The year I attended Incarnate was the first year theatre artists were stepping into the training. Spiritually and emotionally, I felt in my element with the Incarnate community. Creatively, I felt like a fish out of water. I am a theatre artist. The feel of a script in my hand as I memorize and discover my character, the smell of a stage, the design of a new costume, the excitement on opening night: these are things that made my creativity ignite. I was accustomed to receiving a script and diving in with a team (actors, designers, and crew) to bring that script to life.
At Incarnate, I was given a metaphorical basket of ideas, asked to pick one up and devise a production with it, and then go on to choose another idea. Now, there are absolutely people in the theatre world doing this kind of thing and doing it very well. I was not one of them. Let me be perfectly honest: I felt so far out of my element, that I almost gave up and walked away from the training.
It was around this time of creative struggle that I sat down with two other people in the nearly empty dining area one evening. They kindly listened as I described my struggle, explaining that it felt like I was trying to paddle a boat without the paddle. “No,” I realized, “this is not like anything I’ve ever done. I am not even in the boat anymore!” My lightbulb moment occurred as I remembered that Peter said, “Lord, if it is you, tell me to come to you” just before he stepped out of the boat with his eyes on Jesus.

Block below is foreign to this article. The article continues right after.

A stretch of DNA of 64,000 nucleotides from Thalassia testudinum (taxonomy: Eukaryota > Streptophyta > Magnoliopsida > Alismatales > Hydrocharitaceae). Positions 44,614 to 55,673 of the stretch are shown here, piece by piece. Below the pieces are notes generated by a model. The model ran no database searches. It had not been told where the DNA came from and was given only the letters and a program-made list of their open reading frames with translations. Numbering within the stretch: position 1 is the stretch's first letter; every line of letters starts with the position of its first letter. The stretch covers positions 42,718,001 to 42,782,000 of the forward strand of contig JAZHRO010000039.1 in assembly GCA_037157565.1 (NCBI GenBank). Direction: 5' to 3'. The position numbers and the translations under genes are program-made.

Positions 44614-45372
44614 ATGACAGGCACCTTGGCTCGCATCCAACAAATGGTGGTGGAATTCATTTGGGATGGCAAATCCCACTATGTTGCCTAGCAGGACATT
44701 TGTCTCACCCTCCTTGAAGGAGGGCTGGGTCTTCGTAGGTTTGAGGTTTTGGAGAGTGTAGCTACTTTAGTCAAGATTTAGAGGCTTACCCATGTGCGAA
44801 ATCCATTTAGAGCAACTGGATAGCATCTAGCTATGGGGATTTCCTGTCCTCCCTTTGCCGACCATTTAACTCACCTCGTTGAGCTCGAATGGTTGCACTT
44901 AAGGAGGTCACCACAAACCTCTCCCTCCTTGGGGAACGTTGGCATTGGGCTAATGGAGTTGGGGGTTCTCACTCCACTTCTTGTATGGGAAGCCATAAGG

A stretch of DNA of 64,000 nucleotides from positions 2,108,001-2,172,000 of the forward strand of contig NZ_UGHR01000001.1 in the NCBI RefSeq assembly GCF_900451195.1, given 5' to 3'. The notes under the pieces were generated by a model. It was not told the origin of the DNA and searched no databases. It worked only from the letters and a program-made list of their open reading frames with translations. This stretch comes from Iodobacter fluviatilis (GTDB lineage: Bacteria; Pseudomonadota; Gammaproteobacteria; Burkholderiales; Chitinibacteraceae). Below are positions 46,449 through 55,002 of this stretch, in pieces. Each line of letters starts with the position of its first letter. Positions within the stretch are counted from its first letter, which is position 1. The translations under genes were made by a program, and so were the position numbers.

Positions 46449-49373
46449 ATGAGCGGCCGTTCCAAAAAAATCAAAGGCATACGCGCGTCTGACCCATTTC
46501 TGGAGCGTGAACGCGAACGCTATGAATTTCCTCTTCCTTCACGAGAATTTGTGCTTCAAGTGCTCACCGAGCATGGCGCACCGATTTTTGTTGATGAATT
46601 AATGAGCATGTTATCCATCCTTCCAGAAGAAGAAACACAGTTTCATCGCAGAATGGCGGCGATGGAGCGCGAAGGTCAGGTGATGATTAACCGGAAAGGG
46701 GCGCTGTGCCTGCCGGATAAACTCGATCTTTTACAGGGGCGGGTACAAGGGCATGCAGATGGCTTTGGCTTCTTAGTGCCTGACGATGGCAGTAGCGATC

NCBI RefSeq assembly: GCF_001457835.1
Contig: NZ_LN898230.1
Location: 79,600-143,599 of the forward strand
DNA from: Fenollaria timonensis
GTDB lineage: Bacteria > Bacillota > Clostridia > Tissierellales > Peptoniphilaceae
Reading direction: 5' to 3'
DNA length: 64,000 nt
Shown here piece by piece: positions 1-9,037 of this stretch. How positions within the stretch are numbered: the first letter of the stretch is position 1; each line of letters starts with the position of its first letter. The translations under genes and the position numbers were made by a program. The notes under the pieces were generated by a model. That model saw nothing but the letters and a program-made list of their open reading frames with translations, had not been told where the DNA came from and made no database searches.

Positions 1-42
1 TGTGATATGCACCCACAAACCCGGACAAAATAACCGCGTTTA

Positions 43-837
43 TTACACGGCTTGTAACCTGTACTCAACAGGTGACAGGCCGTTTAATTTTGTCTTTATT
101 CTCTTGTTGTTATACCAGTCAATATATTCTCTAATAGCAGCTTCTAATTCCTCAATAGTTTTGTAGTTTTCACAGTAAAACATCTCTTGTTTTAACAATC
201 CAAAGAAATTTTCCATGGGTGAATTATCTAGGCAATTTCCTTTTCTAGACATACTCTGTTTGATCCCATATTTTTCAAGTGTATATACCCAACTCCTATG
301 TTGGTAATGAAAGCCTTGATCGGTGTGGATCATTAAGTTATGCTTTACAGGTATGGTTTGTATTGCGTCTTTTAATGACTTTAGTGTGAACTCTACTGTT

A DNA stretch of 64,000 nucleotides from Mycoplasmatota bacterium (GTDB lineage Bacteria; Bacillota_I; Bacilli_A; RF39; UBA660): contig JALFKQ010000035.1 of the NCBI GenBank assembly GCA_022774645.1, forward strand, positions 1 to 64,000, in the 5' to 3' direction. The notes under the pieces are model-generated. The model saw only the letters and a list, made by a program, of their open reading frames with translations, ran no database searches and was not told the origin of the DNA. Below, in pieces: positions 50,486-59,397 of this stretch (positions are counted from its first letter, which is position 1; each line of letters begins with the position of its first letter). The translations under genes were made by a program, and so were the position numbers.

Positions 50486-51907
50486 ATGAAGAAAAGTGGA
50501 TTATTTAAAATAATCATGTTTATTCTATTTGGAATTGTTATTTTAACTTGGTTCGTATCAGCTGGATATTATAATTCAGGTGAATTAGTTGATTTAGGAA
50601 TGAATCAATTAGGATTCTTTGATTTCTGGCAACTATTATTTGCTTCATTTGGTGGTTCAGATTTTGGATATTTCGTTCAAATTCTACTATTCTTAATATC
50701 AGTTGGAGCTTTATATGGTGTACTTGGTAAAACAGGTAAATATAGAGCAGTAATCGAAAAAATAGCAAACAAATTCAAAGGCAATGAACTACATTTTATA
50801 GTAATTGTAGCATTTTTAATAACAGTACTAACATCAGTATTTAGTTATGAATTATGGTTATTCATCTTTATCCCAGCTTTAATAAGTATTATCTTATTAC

I jumped up, gave my hurried excuses to my companions, and ran to the studio to brainstorm. I realized if I was no longer in the boat, then I had to think outside of the boat …uh, box. This new way of thinking forced me to open up to creative freedom. Freedom to create anything in any way in which I wanted. It was scary. However, it also focused my eyes back on Jesus rather than my own artistic boat of a traditional theatre and cast and crew. It paved the beginnings of creating brand new works with Him and for Him.
My journey to get to Incarnate was my step-out-of-the-boat moment, even if I did not realize it until I was weeks into the training. It took faith to apply for Incarnate, it took faith to pay so much money, and it definitely took faith to give up my creative ambitions and a job I loved. It took faith to believe that God was luring me and confirming that it was him calling me out of my comfortable spot. What I have received in return has been nothing short of miraculous, and the stories I could tell that have stemmed from my time at Incarnate could fill books. Even so, I’ll stop here and ask one thing: Is it time for you to step out of the boat?